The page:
Admission to private secondary schools(7 Posts)
When would you start preparing a child for the entrance exam?
Is it difficult to gain entry at secondary level at fee paying schools?
We have chosen to keep ds2 at a local Catholic Primary School because it's very good, but would like him to go to private school starting in Year 7.
Does anybody have any tips on how to start preparing and what things to do in order to prepare. I haven't a clue where to begin.
its not difficult, no. Private schools welcome state primary kids, and some, for example St Pauls in London, have special earlier exams for them so they are not competing directly with prep school kids. However, you may find that many state school kids will have done some preparation; the pattern round here seems to be 1 year's tutoring of one hour a week plus practice papers, starting the Jan of year 5 and ending Dec year 6, as exams take place in Jan of yr 6. But that varies depending on area. Children who have been well prepared, either at home with 'Bond' papers available from smiths, or by a tutor, generally get offered places at private schools.
So much depends on the school! Some are ferociously competitive, others less so. And, sorry for stating the bleedin' obvious, but just because a school is private, it doesn't mean it'll be better for your individual DS.
You don't say how old he is - but I'd say it's important to look at, and keep looking at, a variety of schools and not close off any options.
For the independent sector, that means going and looking around. To get back to the point of your post, you need to find out two things - the dealing for applications (and remember to apply!) and what the admission criteria are. Typically, exam, precious school reference and probably interview.
You need to find out what form the exam takes - VR/NVR/subject papers? Are any past papers available from the school? How much of this can safely be expected of the current school? What gaps do you think there might be?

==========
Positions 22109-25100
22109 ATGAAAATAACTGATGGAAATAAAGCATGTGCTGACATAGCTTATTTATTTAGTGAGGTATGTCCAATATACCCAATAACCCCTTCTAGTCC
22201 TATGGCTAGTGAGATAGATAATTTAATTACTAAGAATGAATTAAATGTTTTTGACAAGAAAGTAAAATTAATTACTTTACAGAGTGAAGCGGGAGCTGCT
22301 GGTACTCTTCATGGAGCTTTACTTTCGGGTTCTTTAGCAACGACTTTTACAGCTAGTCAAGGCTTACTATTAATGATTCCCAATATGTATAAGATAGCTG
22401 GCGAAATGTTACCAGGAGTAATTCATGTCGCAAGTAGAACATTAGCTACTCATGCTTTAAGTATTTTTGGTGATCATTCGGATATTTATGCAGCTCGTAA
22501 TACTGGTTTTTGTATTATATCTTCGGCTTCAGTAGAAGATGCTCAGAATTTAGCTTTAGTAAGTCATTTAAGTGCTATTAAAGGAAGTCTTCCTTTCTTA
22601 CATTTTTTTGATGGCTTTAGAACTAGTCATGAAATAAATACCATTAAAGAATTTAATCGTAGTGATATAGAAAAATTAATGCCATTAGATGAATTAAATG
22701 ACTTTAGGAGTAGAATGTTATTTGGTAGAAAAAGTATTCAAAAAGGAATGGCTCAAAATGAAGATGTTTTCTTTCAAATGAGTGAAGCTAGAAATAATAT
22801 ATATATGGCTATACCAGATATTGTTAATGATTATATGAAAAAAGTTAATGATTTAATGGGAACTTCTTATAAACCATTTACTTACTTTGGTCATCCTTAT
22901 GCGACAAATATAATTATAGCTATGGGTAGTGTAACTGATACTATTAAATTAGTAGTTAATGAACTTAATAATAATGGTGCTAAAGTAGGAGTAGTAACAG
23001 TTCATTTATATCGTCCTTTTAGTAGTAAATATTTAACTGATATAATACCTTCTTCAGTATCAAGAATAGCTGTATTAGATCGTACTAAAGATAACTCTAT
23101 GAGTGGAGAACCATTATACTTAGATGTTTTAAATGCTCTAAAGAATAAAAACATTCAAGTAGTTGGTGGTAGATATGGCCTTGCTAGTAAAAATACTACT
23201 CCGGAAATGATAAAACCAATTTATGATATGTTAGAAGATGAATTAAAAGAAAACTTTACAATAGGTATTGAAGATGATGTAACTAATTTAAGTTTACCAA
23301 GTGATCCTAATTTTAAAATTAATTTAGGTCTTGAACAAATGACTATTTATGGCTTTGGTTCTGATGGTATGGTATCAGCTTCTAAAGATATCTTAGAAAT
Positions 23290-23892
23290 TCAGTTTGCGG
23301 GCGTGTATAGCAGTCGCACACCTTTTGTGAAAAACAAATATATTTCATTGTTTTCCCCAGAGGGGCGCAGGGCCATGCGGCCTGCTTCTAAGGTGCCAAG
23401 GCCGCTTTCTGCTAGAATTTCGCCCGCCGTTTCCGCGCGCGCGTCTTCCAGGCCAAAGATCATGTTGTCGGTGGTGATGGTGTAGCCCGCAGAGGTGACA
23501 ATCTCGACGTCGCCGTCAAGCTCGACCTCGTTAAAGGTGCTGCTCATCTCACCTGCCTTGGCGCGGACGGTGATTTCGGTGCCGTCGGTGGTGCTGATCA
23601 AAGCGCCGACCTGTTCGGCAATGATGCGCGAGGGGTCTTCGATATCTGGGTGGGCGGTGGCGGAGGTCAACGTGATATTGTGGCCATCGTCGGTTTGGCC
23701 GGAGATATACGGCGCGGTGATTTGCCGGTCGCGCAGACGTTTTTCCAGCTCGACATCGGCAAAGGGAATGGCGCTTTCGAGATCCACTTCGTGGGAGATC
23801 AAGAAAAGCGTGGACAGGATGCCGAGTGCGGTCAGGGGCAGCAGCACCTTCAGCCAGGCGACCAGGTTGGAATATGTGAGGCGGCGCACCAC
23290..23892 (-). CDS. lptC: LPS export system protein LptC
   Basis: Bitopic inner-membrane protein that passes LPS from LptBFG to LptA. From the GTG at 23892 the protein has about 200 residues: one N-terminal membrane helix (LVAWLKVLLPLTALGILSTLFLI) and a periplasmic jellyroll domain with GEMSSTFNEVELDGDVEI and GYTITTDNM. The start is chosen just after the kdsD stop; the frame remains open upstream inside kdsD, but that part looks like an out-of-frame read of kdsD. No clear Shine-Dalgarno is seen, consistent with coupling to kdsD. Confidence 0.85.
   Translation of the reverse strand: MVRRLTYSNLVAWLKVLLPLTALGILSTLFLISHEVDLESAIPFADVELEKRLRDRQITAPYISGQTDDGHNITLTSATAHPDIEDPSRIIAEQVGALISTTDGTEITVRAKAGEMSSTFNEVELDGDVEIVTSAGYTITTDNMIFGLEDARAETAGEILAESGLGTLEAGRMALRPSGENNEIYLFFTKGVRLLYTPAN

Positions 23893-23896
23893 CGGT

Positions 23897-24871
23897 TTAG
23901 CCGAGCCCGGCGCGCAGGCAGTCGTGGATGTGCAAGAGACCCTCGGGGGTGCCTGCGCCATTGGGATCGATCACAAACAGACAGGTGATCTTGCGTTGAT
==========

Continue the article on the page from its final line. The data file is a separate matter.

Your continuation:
You can do quite a lot of VR/NVR preparation yourself. Get hold of the Bond test papers books and practice. Your DS would be at an unnecessary disadvantage if unfamiliar with the style of question. Practice them until he "plateaus" - they're meant to be ability based, and endless repetition doesn't do much once his marks stop improving.
Really depends! We did 2-3 months of practice, some others we know did none. We had no past papers to go on but we did get a list of exam subjects (e.g. 1hr maths) and used 11+ papers to practice on. Plenty available both on-line and in bookshops.
I'd say it's a great help to do some of this - I'm sure my kids would have got in without the practice, but it's good to send them in prepared. They are both bright but still made improvements during the tests - and they said that some of the kids who hadn't done any practice were a bit freaked by the verbal reasoning papers. Also, my kids weren't used to doing things in set times, so it helps to get them to practice timing - not much good writing a great story in 2 hrs if you're only going to get 30min in the test.
Whether they need to do much practice to get in depends not only on your kids I think but on the schools and what area you live in - some are very competitive, some are not.
Thanks for all the info.
The school that we were looking at for him is applying for free school status, so I think that will mean they'll only be taking children from their geographical area and we live miles away.
We're going to have to look at other schools now.
The other think that will happen routinely at prep schools, but probably won't at a state school is interview practice. Two things to do - make sure your child has things to talk about (get him reading (lots, including bits from newspapers), also places he's visited , hobbies and interests) and is used to talking about them (mealtimes, on the school run). And also try to find someone suitable to give him a mock interview (rope in a teacher from his school, a friend of yours who is a teacher, or a scout leader) just so he has practises talking to an unfamiliar but friendly grown up (search MN for threads on the sort of things that get asked). Even if he's shy, make sure he can make reasonable eye contact and is confident shaking hands.
I would also suggest taking him to visit schools, and before that if there are any local independent school fairs (such as the Battersea independent school fair) take him to those. How he talks to the teachers (and how they talk to him) will tell you a lot.
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